International Skating Union (ISU) has established deadlines to determine whether short track and speed skating World Cup events can take place amid the ongoing coronavirus crisis.
The ISU Council determined that a decision will be taken at the latest by August 31 on the opening Short Track World Cup event of the season in Montreal, scheduled for November 6 to 8.
A decision on the Speed Skating World Cup event at Tomaszów Mazowiecki, due to take place from November 13 to 15, will also be made on the same day.
The ISU will decide by September 11 whether the Junior Speed Skating World Cup competition in Minsk, scheduled for November 28 to 29, can go ahead.
A 10-week deadline will apply for cancellations for subsequent short track, speed skating and junior World Cup events, the ISU said.
A separate time frame and deadline for possible cancellations of ISU Championships will be determined later.
An ISU working group is overseeing issues related to coronavirus’ impact on planning and hosting events.
The speed skating working group includes ISU vice-president of speed skating Tron Espeli, speed skating sports director and event coordinator Hugo Herrnhof and Fabrice Prahin, the discipline’s sport manager.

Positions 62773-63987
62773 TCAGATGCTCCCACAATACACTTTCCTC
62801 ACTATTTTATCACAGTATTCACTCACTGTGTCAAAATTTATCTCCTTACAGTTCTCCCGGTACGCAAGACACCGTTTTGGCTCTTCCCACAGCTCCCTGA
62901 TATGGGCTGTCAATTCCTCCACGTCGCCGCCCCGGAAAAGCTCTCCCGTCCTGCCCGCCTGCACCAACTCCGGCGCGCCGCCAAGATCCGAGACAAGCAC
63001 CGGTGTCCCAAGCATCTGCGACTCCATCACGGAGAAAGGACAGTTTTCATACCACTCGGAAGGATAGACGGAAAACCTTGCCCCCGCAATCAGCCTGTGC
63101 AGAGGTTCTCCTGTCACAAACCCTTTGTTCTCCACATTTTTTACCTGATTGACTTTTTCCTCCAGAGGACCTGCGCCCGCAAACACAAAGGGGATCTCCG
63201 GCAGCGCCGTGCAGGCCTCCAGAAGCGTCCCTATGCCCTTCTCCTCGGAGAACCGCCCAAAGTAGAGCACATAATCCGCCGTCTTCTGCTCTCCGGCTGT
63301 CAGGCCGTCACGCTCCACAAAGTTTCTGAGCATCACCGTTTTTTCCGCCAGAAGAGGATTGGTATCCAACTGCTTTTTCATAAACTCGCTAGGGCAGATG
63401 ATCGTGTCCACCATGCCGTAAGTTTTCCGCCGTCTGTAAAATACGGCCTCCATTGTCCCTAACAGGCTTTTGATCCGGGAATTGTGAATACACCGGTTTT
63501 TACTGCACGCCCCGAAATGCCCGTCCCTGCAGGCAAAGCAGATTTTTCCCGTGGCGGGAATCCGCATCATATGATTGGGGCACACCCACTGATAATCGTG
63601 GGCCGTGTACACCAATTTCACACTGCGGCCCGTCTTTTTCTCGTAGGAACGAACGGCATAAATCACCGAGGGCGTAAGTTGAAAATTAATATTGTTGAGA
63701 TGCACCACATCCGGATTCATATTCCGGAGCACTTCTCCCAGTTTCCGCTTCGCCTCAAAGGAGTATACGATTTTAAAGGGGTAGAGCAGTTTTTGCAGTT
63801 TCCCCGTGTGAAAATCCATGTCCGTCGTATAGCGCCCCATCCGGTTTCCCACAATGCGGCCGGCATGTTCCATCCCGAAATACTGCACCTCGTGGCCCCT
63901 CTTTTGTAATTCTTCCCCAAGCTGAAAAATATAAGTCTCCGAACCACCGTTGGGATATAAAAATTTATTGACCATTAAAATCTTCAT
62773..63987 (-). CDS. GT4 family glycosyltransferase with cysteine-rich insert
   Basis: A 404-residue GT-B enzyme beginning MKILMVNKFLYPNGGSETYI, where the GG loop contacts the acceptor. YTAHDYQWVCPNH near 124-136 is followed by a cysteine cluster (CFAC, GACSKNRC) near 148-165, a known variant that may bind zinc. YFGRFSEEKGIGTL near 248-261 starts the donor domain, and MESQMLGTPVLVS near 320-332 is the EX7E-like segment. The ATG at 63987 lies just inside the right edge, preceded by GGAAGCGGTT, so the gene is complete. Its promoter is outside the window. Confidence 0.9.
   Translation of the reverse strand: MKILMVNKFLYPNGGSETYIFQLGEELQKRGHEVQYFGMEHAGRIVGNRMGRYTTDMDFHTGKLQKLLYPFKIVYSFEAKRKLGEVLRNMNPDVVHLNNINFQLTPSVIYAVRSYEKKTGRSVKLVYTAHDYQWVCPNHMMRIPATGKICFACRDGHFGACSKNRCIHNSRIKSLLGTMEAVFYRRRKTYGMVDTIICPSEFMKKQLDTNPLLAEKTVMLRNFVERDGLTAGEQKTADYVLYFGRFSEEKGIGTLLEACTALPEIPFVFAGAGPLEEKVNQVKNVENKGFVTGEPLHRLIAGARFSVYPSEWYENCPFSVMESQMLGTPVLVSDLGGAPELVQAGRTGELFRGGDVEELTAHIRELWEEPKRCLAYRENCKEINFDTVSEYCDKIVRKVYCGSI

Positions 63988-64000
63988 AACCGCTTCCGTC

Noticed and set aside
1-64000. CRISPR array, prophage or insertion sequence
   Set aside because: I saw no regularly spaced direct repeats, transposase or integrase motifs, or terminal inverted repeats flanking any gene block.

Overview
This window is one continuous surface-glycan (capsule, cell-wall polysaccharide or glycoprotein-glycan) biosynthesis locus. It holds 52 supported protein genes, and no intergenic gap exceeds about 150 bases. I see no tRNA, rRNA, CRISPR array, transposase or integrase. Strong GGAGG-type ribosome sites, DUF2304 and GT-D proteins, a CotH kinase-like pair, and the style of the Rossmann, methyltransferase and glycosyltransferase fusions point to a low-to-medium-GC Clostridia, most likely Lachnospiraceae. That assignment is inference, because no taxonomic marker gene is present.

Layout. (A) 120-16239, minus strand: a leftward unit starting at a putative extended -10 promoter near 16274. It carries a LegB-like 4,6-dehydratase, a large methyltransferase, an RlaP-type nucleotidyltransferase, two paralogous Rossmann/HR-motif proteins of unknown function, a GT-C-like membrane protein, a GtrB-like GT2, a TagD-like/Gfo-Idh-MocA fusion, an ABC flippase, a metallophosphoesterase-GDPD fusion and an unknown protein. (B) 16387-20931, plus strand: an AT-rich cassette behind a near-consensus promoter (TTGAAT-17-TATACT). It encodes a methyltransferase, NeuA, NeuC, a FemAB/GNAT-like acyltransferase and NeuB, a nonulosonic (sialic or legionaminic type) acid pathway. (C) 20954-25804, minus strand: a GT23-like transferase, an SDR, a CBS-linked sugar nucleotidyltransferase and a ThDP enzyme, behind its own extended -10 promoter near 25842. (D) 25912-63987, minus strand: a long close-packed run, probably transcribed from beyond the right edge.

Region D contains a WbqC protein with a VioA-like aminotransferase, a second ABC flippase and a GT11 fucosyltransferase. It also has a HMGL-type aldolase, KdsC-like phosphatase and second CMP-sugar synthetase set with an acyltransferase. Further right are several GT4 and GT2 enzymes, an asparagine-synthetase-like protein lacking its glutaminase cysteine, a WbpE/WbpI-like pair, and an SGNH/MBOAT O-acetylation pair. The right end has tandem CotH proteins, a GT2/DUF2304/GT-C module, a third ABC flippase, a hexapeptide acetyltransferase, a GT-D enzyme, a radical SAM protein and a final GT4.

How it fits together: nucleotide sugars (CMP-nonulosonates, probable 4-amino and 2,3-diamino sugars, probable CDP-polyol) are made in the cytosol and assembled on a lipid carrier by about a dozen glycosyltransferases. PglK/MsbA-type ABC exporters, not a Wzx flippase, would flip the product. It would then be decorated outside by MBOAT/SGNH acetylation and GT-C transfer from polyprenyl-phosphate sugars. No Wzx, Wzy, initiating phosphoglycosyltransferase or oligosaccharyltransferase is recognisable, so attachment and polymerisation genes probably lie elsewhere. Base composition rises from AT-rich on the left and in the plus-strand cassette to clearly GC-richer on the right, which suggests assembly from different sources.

Alexander Kibalko and Nathalie Lambert, the Technical Committee chairs for speed skating and short track, also feature on the working group.
The group is completed by ISU anti-doping manager Christine Cardis, who will also act as a liaison to the ISU Medical Commission.
The working group will interact with hosts for the coming season, with the aim of monitoring a series of criteria and communicating with ISU members and the Athletes’ Commission.
They will monitor safety and health protection measures implemented at events, evaluate cancellations should they become necessary due to the situation in the host city, as well as taking into account potential travel restrictions and concerns people may have over travel and preparation time.
The group will be tasked with evaluating both postponement and potential replacement events should the need arise, as well as determine whether competitions could be held without spectators.
Consequences of possible multiple cancellations of competitions within a series would also have to be assessed by the group, in order to maintain or adapt rankings and criteria for entering ISU Championships, as well as examining the financial consequences of event cancellations, postponements and replacements.